According to the latest studies done by a professor from University of Catania that was commissioned by an independent research firm called Institute for Scientific Information on Coffee, it revealed that polyphenols like phelonic acids and flavonoids might be the secret behind good health benefits associated with drinking coffee.
So what does it say about its lesser-known cousin, green coffee? Are green coffee beans or extracts really good for diabetics? Let’s find out
Green coffee gets its name from its beans that are green in color. During the process of roasting and processing, the color of these beans changes from green to brown.
Many people will have you believe that green coffee has shown incredible results among people at the risk of suffering from diabetes. In fact, there are certain experiments by small brand manufacturers as well that show blood sugar levels get regulated if used consistently. Like this one.
However, this study was also done only on 30 individuals. And none of them were diabetics.
What is the main ingredient in green coffee beans?
Green coffee extracts help reduce blood sugar spikes, not because of caffeine (in fact, it has a lower amount of caffeine than regular coffee). But because of certain chemicals called Chlorogenic Acids.
These acids are mostly found in fruits like cherries, apples, plums, and dried fruits. But are also present in a high concentration in green bean extracts.
What do the research studies say?
According to Journal of International Medical Research the highest amount of their concentrates in the most natural form are found inside green coffee beans and helps manage glucose better in the body. In fact, it might potentially even help with obesity.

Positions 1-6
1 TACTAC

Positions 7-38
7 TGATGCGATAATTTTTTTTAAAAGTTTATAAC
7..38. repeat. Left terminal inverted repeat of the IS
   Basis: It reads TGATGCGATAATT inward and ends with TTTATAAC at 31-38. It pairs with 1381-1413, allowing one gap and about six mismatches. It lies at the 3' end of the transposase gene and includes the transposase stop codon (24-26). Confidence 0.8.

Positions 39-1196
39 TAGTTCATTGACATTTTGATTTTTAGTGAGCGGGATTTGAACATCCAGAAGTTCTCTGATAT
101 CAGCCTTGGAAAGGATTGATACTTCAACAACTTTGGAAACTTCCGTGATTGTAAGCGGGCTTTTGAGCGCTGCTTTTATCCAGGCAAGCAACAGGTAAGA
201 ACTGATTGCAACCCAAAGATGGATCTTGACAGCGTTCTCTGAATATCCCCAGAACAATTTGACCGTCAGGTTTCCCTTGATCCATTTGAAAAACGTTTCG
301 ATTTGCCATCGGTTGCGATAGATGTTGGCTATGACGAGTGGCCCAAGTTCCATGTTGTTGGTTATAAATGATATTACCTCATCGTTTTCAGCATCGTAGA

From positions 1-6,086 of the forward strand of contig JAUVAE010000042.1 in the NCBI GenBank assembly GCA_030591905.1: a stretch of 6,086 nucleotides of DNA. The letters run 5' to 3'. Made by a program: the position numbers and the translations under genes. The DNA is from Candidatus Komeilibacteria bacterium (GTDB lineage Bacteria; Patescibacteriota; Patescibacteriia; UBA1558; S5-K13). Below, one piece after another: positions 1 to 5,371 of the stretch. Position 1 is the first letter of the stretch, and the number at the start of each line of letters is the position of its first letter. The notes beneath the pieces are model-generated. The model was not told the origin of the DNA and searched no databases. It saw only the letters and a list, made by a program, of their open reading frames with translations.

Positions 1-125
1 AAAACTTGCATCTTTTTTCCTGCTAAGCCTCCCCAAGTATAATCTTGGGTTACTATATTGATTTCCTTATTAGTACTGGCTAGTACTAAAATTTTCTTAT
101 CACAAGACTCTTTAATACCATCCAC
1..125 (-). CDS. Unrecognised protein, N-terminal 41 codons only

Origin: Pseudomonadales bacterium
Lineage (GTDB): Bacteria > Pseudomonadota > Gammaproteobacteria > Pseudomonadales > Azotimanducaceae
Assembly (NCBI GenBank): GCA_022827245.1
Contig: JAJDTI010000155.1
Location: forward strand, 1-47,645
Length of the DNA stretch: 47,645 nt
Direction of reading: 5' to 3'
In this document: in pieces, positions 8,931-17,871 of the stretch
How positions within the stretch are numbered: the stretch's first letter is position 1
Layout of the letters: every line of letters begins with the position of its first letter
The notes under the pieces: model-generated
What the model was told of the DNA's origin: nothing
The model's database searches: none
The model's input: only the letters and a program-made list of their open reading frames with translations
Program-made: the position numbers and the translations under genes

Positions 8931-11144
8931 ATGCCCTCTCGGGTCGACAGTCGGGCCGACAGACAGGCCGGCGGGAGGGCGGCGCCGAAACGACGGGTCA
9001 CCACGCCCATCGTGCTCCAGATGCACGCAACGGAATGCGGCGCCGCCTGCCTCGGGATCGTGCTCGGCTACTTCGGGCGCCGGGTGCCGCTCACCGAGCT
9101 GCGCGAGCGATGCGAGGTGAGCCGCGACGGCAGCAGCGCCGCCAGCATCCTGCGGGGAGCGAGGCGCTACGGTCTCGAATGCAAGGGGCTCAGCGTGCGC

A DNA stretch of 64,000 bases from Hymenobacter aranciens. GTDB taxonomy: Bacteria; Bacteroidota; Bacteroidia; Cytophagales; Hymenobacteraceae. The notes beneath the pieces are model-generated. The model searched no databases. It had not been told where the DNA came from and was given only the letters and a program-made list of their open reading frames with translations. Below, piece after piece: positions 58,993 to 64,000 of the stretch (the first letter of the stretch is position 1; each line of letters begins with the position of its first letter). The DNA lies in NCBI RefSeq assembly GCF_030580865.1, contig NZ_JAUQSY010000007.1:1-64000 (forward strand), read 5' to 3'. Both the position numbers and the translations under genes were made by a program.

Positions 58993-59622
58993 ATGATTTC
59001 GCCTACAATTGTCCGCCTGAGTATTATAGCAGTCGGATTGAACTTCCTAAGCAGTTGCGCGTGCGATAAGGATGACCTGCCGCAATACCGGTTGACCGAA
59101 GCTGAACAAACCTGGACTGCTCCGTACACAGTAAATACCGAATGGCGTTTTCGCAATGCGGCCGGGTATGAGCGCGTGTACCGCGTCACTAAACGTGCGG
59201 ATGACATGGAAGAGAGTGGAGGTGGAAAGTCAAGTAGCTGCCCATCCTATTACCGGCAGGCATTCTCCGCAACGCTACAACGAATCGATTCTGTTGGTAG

Another experiment by Joe Vinson at The University of Scranton, confirmed that in under 22 weeks of people that consumed green coffee lost 10% of their entire body weight. The credit was again given to chlorogenic acids.
This was done by giving both- the males & females, doses of 100 mg & 400 mg of green coffee extracts. The end of the tests revealed that the extracts were able to help reduce blood sugar levels in a big way.
“Lowering of blood sugar levels by such a margin with the help of capsule,” said Dr. Vinson, “would be a major breakthrough in the field of type 2 diabetes medication”.
Conclusion: Is Green Coffee Good For Diabetes?
So what’s the final outcome? Is green coffee actually good for diabetics? The truth is that there is still very little research available about the benefits of it.
Yes, its true that chlorogenic acids are helpful in reducing blood sugar levels in some adults. But there is not enough conclusive evidence available for type 2 diabetes patients yet.
It doesn’t make any sense for you to jump into green coffee in your diet. But there’s no reason for you to experiment either.
Of course, don’t miss your regular diet suggested by your doctor or nutritionist. The correct way to do it is by keeping a tab on your everyday sugar levels.
Experiment. Monitor. And then share the results with your doctor. The results might just leave everyone surprised.
Quick Note: Are you a diabetic that has already experimented with green coffee extracts? Share your story with us and we’ll share it with the DRC community members around the world.